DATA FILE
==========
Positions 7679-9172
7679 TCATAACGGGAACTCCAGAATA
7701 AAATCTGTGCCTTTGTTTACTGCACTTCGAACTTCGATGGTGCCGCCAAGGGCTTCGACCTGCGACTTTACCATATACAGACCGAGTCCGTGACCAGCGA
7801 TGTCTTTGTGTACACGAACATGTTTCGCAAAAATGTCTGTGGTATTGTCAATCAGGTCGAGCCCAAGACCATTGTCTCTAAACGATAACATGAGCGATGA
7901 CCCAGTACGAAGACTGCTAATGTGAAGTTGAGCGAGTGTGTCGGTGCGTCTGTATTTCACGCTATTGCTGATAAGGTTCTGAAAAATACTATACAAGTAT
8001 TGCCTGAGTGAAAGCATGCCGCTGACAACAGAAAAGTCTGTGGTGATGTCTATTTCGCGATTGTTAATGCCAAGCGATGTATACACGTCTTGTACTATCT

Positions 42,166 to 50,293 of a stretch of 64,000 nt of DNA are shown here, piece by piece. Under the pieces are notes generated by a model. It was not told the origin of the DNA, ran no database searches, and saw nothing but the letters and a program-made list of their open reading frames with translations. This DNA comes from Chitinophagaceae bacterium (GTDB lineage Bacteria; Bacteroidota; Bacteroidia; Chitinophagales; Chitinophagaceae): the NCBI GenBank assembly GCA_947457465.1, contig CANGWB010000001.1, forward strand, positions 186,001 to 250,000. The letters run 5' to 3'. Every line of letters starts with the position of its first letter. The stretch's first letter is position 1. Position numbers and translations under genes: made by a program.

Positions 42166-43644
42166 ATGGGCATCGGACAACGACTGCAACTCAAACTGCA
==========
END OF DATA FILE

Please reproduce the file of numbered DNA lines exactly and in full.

Positions 7679-9172
7679 TCATAACGGGAACTCCAGAATA
7701 AAATCTGTGCCTTTGTTTACTGCACTTCGAACTTCGATGGTGCCGCCAAGGGCTTCGACCTGCGACTTTACCATATACAGACCGAGTCCGTGACCAGCGA
7801 TGTCTTTGTGTACACGAACATGTTTCGCAAAAATGTCTGTGGTATTGTCAATCAGGTCGAGCCCAAGACCATTGTCTCTAAACGATAACATGAGCGATGA
7901 CCCAGTACGAAGACTGCTAATGTGAAGTTGAGCGAGTGTGTCGGTGCGTCTGTATTTCACGCTATTGCTGATAAGGTTCTGAAAAATACTATACAAGTAT
8001 TGCCTGAGTGAAAGCATGCCGCTGACAACAGAAAAGTCTGTGGTGATGTCTATTTCGCGATTGTTAATGCCAAGCGATGTATACACGTCTTGTACTATCT

Positions 42,166 to 50,293 of a stretch of 64,000 nt of DNA are shown here, piece by piece. Under the pieces are notes generated by a model. It was not told the origin of the DNA, ran no database searches, and saw nothing but the letters and a program-made list of their open reading frames with translations. This DNA comes from Chitinophagaceae bacterium (GTDB lineage Bacteria; Bacteroidota; Bacteroidia; Chitinophagales; Chitinophagaceae): the NCBI GenBank assembly GCA_947457465.1, contig CANGWB010000001.1, forward strand, positions 186,001 to 250,000. The letters run 5' to 3'. Every line of letters starts with the position of its first letter. The stretch's first letter is position 1. Position numbers and translations under genes: made by a program.

Positions 42166-43644
42166 ATGGGCATCGGACAACGACTGCAACTCAAACTGCA